As you might recall, various district judges around the country struck down Trump’s first and second travel bans as unconstitutional on the basis that they discriminated against Muslims. But President Trump didn’t give up: he decided to replace these two previous attempts with a brand new, third, travel ban.
This new ban eliminated Sudan from the list but added Chad, Venezuela, and North Korea. Trump alleges that these countries were chosen based on confidential information that shows that those governments do not do enough to stop terrorism at home.
The travel prohibition should not affect people who already have a visa. However, once their visas expire, they probably will not get a renewal.
Why did Trump add new countries?
It seems that Trump added Venezuela and North Korea – countries that are not predominantly Muslim – in order to fight the critics who stated that his bans were unconstitutional because he was blatantly discriminating against Muslims. By “critics,” I mean courts. In fact, this was one of the main reasons why district courts around the country struck down the previous travel bans.
Hence, his advisors probably told him to add some unfriendly countries that are not Muslim so that the courts cannot claim that the government is discriminating against Muslims. If Trump convinces the courts that his chief motivation is a concern for national security – instead of a desire to discriminate against Muslims – the courts would most likely uphold the travel ban as a constitutional exercise of Executive power.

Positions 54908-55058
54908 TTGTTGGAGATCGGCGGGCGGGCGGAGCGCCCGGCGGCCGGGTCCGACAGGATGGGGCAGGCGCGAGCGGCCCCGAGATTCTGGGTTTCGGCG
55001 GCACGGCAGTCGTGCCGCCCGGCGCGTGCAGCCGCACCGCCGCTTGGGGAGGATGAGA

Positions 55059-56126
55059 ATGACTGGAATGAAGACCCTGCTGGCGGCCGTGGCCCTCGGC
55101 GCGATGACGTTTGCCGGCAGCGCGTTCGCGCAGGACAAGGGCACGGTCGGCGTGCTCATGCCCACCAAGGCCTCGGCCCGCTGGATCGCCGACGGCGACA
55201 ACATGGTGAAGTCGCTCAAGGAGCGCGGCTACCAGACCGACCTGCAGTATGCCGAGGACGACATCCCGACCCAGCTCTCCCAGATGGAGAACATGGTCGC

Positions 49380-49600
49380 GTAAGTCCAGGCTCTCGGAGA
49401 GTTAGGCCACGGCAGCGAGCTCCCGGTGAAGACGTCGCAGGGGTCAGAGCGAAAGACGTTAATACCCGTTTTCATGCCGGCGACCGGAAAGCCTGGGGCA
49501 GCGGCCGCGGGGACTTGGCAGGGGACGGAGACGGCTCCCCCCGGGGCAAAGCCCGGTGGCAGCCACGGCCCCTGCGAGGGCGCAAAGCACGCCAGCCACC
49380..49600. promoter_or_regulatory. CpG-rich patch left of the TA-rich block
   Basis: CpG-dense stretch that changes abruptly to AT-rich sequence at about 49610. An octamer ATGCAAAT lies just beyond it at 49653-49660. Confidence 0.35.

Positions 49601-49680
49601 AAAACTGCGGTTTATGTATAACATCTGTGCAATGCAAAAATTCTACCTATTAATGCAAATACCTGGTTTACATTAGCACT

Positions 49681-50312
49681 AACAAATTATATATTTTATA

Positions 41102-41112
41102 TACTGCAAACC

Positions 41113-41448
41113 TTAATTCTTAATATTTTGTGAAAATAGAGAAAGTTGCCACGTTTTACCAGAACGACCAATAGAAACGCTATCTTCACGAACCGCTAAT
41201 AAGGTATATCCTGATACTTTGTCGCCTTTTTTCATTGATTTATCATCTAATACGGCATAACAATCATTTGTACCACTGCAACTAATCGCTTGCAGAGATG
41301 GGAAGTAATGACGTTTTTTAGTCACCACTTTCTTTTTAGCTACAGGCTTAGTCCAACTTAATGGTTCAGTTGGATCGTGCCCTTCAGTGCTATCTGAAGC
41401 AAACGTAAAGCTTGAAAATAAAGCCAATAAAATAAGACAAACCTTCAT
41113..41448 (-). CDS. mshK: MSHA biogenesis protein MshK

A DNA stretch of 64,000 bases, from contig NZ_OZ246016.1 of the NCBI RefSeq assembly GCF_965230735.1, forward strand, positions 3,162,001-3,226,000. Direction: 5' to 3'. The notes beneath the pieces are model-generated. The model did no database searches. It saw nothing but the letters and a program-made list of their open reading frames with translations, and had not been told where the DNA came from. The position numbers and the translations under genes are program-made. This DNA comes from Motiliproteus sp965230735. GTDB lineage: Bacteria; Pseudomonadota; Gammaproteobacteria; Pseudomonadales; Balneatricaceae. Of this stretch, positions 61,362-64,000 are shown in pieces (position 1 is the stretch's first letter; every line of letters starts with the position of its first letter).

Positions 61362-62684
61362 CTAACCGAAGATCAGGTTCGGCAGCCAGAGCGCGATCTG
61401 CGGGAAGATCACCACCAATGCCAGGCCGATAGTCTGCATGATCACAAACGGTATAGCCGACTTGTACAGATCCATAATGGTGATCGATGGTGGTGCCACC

Will this third attempt work?
So far, two district courts – in Hawaii and Maryland – ruled that this ban was also unconstitutional. The judges stated that the President went beyond the authority that the Constitution grants him on immigration (basically, that this is a power for Congress and not the Executive).
Judge Watson in Hawaii found that there was no correlation between national security risks and the nationalities that Trump was banning. In other words, that there was nothing indicating that someone’s country of origin would make them more likely to be “terrorists.” Due to these findings, the travel restrictions currently remain applicable only to Venezuela and North Korea.
The government just filed an appeal, however, which means that a court of appeals will now have to rule on the constitutionality of this ban. This case will undoubtedly end up being heard by the Supreme Court and – in part due to the makeup of the Court and the assertions the Justices made when ruling about the previous ban – I am afraid that the Supreme Court will find most of this travel ban constitutional and defer to the President’s vast authority in immigration and foreign affairs.